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"Affirmative Action, R.I.P."

May/June 1995 issue of Poverty & Race

by Salim Muwakkil

Affirmative action, as we have known it, is probably dead. Good riddance. For the past quarter of a century, many blacks have looked to affirmative action, despite its shortcomings, as a symbol of America's longdenied promise of racial equality.

But its original purpose, as a means to help compensate African-Americans for slavery and its racist legacy, has long since been lost. With affirmative action's racial aspects toned down for the consumption of white voters, it has become less a hand-up for poor blacks than a stepladder to the middle class for many white American families....

The original purpose of affirmative action policies was to chip away at racespecific disparities between black and white Americans. But according to most studies,... the major beneficiaries of these policies have been white women....

By de-emphasizing affirmative action's racial aspects, liberals succeeded in making the programs more palatable but less effective. The raging right-wingers who have seized control of Congress have no intention of making it either more effective or more palatable; they have targeted it for death....

The notion of legislative recompense for racial injustice was never wildly popular in a land so steeped in traditions of white supremacy, but national leaders 30 years ago at least understood the need for compensatory justice. Of course, their motives were not entirely pure.

During the 60?s, when federal programs were fast designed to "take affirmative action to overcome the effects of prior discrimination," American cities were going up in smoke. From 1964 to 1969, some 65 U.S. cities exploded in violent upheavals. Aside from the toll in lives and property, the situation was bad for business. Studies assessing the violence found that racist hiring policies had been a precipitating factor. Affirmative action was born in that smoke-charred climate.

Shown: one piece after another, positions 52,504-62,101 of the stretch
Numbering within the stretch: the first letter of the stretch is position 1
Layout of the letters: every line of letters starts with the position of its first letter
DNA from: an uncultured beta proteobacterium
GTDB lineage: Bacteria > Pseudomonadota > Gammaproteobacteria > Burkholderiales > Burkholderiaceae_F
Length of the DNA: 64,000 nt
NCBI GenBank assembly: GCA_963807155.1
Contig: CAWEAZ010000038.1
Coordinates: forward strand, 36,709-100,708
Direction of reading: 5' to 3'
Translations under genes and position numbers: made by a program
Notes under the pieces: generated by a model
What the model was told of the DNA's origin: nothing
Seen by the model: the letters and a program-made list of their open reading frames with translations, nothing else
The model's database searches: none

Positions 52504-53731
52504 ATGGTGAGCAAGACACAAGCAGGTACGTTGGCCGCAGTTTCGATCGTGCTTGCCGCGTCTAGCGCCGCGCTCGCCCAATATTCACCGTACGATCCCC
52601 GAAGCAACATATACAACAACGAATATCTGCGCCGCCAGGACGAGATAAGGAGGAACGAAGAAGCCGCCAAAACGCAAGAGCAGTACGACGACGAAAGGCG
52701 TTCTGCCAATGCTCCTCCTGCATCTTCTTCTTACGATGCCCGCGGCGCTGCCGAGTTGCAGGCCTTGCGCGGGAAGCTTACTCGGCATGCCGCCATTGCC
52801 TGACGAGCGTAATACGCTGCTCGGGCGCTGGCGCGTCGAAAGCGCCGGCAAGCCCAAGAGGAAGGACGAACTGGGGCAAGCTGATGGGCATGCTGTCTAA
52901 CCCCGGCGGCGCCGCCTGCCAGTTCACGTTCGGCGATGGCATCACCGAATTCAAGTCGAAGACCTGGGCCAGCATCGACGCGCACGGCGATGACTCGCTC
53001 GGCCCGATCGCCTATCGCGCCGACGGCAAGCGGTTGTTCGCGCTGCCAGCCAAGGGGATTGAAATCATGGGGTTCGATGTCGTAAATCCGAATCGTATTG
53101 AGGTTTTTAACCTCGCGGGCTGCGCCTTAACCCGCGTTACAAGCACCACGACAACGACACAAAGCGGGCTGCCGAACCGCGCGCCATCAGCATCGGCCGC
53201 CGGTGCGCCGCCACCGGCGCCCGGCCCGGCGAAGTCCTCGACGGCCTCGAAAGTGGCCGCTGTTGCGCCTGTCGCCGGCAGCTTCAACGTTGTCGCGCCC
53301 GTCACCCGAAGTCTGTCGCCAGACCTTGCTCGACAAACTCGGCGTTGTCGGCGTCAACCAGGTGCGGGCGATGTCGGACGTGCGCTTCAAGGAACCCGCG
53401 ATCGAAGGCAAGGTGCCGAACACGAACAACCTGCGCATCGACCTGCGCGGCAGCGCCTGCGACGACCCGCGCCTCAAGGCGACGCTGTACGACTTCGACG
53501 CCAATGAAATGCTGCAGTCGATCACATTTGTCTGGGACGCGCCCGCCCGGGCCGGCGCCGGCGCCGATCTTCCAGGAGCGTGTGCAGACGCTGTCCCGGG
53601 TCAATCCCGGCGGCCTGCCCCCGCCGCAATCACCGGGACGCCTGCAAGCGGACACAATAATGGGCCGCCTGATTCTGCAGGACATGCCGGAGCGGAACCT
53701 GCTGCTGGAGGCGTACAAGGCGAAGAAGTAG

The policy's Democratic architects were praised for devising a relatively innocuous way to redistribute some of the United States' maldistributed wealth. Support for the policies was bipartisan; during a time of economic expansion, most Americans thought the measures deserved a try....

The concept of affirmative action essentially is a euphemism for reparations, and this point is lost when its advocates urge its expansion across race lines. African-Americans were deeply damaged by the institution of slavery; indeed, they were created by slavery.

Until this society understands the need to devote itself to repairing that damage, it seems certain that we will continue to drift from crisis to crisis, until we reach one too many.

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